Our water heater
is was a natural gas burning model with a 50 gallon tank (~190 liters). It was already there when we bought this house, eight years ago, and when it recently failed it wasn’t unexpected, but still caught us a bit by surprise.
The broken water heater made me appreciate the luxury of hot water. It wasn’t leaking much (a little bit of water accumulated on the garage floor) but to stop this, I had to shut off the supply valve to the water heater, connect a drain hose, and open the relief valve. So there was no water pressure on the hot water line… which meant taking a shower, even cold, isn’t possible: the shower valve simply doesn’t let enough cold water through! 😂
Doing the dishes meant heating a pot of water on the stove, to then use it in the kitchen sink, mixing it with cold water. And then when the dishes are done, they need to be dried to avoid the water stains, of course. I never really thought about the fact that this is something the dishwasher also does! (the dishwasher is connected to the hot water line only, so we wouldn’t even be able to run it.)
Considering that we have solar panels, I always expected that we’d switch to an electric model (hybrid with heat pump) when the old water heater would fail. It simply seemed like the right thing to do. But after looking at everything that’s involved… we decided to go with a tankless natural gas water heater instead. 😔
First, there’s the cost for the device itself: the electric hybrid water heater with heat pump costs about US$2000 more than the tankless natural gas water heater. Which is exactly the same as the tankless natural gas heater after factoring in a US$2000 federal tax credit (what a coincidence!). For the tankless natural gas heater with high efficiency, we also get a tax credit, but it’s “only” US$600, so that’s the only difference between the devices. Not too bad, and if that was all, we would’ve made the switch.
But then there’s the electrical part, and this is what caught us by surprise. It was clear that the electric hybrid would require a 240V line, and running it from the electrical panel to the location of the water heater costs, ballpark number, US$1000. Okaaaay…
And then there’s the electrical panel. After adding the solar system to our house, it is full. There’s no room for additional circuit breakers. Which would mean that we’d need an entirely new electrical panel. I don’t even know how much that would cost, but anything around US$3000 would seem realistic because I’d fully expect that some wiring would also need to be updated, “to bring it all up to code”, as they say. 😏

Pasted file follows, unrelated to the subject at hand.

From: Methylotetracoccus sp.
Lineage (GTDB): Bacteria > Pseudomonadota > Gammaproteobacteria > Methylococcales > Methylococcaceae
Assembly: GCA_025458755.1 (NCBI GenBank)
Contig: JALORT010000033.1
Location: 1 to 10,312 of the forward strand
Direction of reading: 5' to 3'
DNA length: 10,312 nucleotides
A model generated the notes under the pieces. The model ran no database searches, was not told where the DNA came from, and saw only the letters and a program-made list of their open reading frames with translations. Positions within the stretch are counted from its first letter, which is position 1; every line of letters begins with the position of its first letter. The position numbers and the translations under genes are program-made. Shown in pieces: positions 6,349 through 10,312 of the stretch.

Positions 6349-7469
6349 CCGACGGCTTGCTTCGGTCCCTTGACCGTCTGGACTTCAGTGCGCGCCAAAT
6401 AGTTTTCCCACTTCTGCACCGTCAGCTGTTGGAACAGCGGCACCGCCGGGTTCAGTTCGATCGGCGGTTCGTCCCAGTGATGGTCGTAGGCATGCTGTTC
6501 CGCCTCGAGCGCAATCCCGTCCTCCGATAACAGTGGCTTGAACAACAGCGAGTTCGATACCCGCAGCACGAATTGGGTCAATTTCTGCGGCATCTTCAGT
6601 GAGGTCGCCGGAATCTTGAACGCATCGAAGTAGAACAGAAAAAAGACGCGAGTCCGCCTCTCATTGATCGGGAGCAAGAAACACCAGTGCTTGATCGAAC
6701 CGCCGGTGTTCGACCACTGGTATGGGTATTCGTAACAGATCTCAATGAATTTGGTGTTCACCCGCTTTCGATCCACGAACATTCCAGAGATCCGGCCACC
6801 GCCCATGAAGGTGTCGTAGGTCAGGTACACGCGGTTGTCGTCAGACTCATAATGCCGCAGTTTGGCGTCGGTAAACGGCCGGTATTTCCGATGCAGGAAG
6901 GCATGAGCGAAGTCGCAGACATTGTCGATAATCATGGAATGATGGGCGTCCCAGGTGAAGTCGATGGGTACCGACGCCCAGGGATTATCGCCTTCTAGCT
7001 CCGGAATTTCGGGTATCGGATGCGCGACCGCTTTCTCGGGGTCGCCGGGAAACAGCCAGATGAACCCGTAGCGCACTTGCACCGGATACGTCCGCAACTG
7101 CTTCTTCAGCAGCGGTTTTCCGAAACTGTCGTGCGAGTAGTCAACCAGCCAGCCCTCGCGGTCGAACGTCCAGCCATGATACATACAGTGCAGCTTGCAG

Last not least, the tankless water heater includes a circulation pump, which our house didn’t have yet. I’ve always wanted one because hauling buckets around to catch the water before it’s hot when taking a shower does get old (we used that water for the plants). The circulation pump is not part of the electric hybrid water heater. If we’d want one… it would cost extra.
So it all would add up to perhaps US$4500 extra (or more) to have the climate friendly electric hybrid water heater, which would put the whole thing north of US$10000. Which already and inevitably leads to the reaction: wait, ten grand for a water heater?!
Our monthly gas bill in summer (cooking, water heater, dryer), is US$19. Taking the water heater out of that would probably mean a US$10/month saving? (I really don’t know.) Assuming that natural gas will get more expensive, we’d be looking at perhaps 25-30 years before we’d break even with the electric hybrid water heater… except that this exceeds the life expectancy of tank-based water heater, by far. The tankless system has a warranty of 15 years, and might last 20 years. A tank-based water heater is expected to last 8-12 years.
While we won’t be able to escape the electric panel update in the long run (electric cars, home battery), another consideration was that the electric hybrid water heater has a big fan and according to the installer, it runs permanently. Ugh. The tankless natural gas heater on the other hand has a smaller fan that only runs when the heater is operating. To reduce the impact of the noise to our living space, we’d have to relocate the water heater altogether, to the other side of the garage. (there are space constraints.)
For a newly built home, or a newer home, this is probably all much easier and almost makes it a no-brainer, but for our 1974-built house? In sum, it was a bit much, all in all.